By Hilary Hart
Garden*Hood has a brand new Hot*House! Even when it’s freezing outside, inside our pavilion-come-greenhouse you’ll find warm temperatures and a pleasing selection of houseplants. This is our first step in developing climate-controlled space at our heretofore exclusively outdoor nursery. We’re absolutely thrilled to finally be able to offer exceptional houseplants even in the middle of winter.
How to Pick the Right House Plant
Perhaps you are new to the cultivation of houseplants, or maybe you consider yourself a “brown thumb” when it comes to indoor gardening. Just as with landscape plants, houseplant success begins with picking the right plant for the right place. Before you purchase a houseplant, think about where it will live in your home.
Light in the Home
“In a window, silly!” you may well say. The direction a window faces determines the quality of light a plant receives. Some plants require strong light, while others will burn in direct sun. So, the first step is to establish the orientation of the windows in your home. Use a compass or simply notice where the sun rises (east) and sets (west).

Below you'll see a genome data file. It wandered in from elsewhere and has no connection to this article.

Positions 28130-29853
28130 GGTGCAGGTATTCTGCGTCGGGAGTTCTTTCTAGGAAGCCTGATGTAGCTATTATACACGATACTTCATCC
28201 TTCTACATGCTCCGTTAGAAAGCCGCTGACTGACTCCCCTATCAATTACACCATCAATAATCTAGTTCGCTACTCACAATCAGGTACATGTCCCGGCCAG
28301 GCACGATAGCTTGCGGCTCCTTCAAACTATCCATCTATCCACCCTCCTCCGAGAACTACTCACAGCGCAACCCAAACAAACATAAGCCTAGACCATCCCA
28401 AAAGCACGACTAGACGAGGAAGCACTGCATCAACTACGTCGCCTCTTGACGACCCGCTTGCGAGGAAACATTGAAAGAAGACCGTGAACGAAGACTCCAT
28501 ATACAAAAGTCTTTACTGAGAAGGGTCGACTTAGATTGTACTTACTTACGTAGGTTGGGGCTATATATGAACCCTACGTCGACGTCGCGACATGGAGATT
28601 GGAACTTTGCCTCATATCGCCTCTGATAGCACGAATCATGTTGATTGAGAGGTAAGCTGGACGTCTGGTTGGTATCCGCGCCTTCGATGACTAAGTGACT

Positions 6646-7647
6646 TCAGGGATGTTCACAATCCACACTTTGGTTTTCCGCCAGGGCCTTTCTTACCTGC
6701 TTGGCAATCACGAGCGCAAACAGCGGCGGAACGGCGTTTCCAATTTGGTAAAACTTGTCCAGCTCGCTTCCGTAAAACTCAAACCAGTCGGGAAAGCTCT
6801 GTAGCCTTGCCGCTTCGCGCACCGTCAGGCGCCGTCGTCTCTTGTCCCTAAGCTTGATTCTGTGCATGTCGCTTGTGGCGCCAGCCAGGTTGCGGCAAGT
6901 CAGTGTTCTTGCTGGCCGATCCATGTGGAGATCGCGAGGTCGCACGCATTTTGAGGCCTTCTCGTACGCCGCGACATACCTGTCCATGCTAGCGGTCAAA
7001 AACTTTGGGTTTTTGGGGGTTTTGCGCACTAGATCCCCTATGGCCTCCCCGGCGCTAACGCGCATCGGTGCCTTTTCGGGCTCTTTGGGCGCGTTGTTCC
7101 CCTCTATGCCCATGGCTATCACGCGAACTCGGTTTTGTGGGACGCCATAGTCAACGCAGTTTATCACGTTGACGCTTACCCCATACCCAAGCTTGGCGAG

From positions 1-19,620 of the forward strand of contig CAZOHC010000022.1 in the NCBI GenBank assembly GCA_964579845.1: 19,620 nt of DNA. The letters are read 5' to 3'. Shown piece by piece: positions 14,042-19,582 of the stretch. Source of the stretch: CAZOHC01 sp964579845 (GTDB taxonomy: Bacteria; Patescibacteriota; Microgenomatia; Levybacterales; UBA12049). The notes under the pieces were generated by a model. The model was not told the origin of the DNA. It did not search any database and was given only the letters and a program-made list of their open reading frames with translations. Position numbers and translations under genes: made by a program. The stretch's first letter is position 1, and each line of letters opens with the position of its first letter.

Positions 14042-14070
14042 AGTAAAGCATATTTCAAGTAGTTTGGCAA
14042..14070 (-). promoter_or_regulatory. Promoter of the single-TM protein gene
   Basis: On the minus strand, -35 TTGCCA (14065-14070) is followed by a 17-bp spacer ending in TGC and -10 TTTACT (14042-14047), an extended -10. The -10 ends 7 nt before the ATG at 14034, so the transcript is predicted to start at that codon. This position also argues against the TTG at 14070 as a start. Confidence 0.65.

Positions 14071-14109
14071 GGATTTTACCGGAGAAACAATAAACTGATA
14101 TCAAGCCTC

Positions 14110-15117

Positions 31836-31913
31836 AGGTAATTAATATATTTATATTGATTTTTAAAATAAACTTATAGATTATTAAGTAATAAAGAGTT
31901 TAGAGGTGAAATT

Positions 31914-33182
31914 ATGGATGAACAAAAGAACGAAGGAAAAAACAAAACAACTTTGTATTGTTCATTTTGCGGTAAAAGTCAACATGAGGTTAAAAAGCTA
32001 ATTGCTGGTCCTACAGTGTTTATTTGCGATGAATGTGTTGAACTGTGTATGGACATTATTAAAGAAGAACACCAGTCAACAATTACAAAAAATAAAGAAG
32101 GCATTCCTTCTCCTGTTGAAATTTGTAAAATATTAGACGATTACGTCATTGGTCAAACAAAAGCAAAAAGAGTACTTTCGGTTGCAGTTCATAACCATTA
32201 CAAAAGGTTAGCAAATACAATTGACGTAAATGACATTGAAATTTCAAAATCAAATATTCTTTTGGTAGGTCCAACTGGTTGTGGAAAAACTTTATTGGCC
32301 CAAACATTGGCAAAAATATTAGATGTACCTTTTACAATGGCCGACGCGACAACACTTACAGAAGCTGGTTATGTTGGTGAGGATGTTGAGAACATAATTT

Window Exposures and Light Quality
- Southern: strongest light source
- Western: good for high-light plants that like some heat
- Eastern: perfect for moderate to low-light adapted plants
- Northern: appropriate for low-light plants
Now, the great thing is that you don’t have to put your plant directly in a window. If your plant requires bright indirect light, place it in a room with a south- or west-facing window, but out of the path of direct sunlight. You can make other adjustments with window treatments. For instance, if you have a southern exposure that is too much for some plants, use sheer curtains or tilted blinds as a filter.
Plants for Busy Schedules
Plants aren’t like our pets; they cannot mew and rub against our legs when they need water. We have to remember their needs without their prompting. Only plastic plants require no care; even air plants need to be watered. However, even if you have a busy schedule or travel for work, you can still have houseplants. You just need to pick ones that can handle — or even thrive — on variable watering. Some plants are more forgiving and less work than others. I will provide a list of these plants later, but first, a few words about moisture.